Interpretation of analytical results is a complex operation with regard to any drug-testing result but is more complex with the amphetamines than it is for most drugs. Incorporated in the previous discussions of each of the drugs are details regarding interpretation of results. Some important considerations that must be remembered when interpreting the results of drug testing results that apply to all drugs, including amphetamines, is that most of the time the determination is made whether or not the results are consistent with use of the drug. It is far more difficult to demonstrate the unequivocal use of the drug.
It is important to remember several facts associated with metabolism and analysis that are critical to proper interpretation. These facts also allow interpretation that would otherwise be equivocal. These include the fact Mat the enantiomers do not change their orientation during any of the processes in the body (absorption, metabolism, distribution, and excretion). Therefore, if one of the enantiomers is not present in a drug, it cannot be excreted in urine. Methamphetamine is metabolized to amphetamine, but the reverse reaction is not seen in the body. As a result, administration of amphetamine does not lead to the excretion of methamphetamine. The fact that methamphetamine is excreted intact and is metabolized to amphetamine, which is also excreted, is an important metabolic fact. It not only tells us that amphetamine is an expected metabolite, but studies of the metabolism can also help understand what is expected. In this case, what is expected is more than the simple fact that the administration of methamphetamine will result in the excretion of methamphetamine and amphetamine. There are also proportions of these 2 drugs that are important to know and understand. A sample that contains amphetamine at a concentration greater than methamphetamine is not the result of administration of methamphetamine. Even if the proportion of a positive amphetamine sample has equal concentrations of amphetamine and methamphetamine, it is inconsistent with methamphetamine use. It could be the result of the use of a precursor compound such as benzphetamine or mixed use of amphetamine and methamphetamine at different times or different proportions.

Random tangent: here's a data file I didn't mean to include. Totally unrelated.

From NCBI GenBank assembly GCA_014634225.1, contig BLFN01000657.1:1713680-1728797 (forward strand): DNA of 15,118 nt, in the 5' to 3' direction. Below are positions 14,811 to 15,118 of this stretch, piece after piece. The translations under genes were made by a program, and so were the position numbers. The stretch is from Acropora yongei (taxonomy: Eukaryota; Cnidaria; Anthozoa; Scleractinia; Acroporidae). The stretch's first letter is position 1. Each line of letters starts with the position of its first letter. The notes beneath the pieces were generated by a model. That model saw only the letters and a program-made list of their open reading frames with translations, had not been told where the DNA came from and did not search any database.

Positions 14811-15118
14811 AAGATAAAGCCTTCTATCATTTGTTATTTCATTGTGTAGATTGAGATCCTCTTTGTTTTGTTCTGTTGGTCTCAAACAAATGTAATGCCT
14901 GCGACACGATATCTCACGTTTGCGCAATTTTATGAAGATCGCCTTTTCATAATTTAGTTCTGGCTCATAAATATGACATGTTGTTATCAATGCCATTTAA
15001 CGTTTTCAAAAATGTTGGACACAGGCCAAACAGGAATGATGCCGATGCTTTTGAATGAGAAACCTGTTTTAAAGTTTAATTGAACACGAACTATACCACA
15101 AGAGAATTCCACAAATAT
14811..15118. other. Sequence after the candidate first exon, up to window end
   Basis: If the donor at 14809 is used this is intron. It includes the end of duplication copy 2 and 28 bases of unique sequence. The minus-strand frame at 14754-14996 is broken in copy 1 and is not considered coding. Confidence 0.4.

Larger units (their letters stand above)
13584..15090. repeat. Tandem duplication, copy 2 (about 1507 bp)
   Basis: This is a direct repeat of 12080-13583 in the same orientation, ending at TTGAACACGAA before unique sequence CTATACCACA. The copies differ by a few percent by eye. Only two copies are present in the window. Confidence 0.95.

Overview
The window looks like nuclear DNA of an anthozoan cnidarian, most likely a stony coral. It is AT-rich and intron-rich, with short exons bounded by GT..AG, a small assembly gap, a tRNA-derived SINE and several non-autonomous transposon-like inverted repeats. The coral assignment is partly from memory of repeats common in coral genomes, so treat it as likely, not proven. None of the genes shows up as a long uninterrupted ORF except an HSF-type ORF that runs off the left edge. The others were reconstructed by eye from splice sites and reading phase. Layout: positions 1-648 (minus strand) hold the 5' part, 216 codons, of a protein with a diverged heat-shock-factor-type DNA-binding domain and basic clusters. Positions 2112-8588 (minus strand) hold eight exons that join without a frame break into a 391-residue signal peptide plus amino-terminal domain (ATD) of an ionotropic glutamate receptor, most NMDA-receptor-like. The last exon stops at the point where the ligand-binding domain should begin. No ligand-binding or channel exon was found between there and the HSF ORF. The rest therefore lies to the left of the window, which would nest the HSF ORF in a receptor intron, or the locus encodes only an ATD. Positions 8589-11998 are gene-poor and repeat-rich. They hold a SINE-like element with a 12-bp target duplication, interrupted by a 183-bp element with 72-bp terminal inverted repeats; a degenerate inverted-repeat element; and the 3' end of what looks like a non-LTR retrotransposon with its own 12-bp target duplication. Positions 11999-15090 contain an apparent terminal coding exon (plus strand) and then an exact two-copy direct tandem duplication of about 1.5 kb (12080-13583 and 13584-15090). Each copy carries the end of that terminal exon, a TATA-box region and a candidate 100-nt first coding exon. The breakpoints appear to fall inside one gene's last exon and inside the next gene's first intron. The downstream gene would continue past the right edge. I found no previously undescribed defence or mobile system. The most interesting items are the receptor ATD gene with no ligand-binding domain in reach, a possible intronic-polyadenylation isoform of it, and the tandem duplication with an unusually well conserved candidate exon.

For example, it is easy to exclude the use of a Vicks nasal inhaler when the methamphetamine in the sample is the d-enantiomer. The presence of ~enantiomer only unequivocally excludes the Vicks Whaler as the source. Likewise the presence of d-enantiomer only unequivocally excludes the use of famprofazone as the source of the methamphetamine. The presence of l-methamphetamine, however, does not prove the use of Methamphetamine nasal inhalers, the use of deprenyl also results in the presence of l-enantiomers only in a sample. Likewise, the presence of both d- and Methamphetamine does not demonstrate the use of famprofazone. Other sources of mixed enantiomer methamphetamine could also be the reason. In the case of the precursor compounds, the presence of a unique compound, either the parent drug itself or a unique metabolize, can clearly demonstrate the involvement of the drug. It does not by itself, however, demonstrate that all of the methamphetamine and/or amphetamine are the result of using that drug. To help make that determination, such things like proportions of the compounds compared to known proportions from controlled studies is an important consideration. Also important are the overall concentrations of the drugs. Although using urine drug concentrations in conjunction with the results from known administration is helpful, exclusion of what could not be involved is the strongest determination in demonstrating involvement of a specific drug. Comparison of proportions and concentrations are also very useful. The more analyte concentrations known regarding a sample, the more confident the determination that can be made.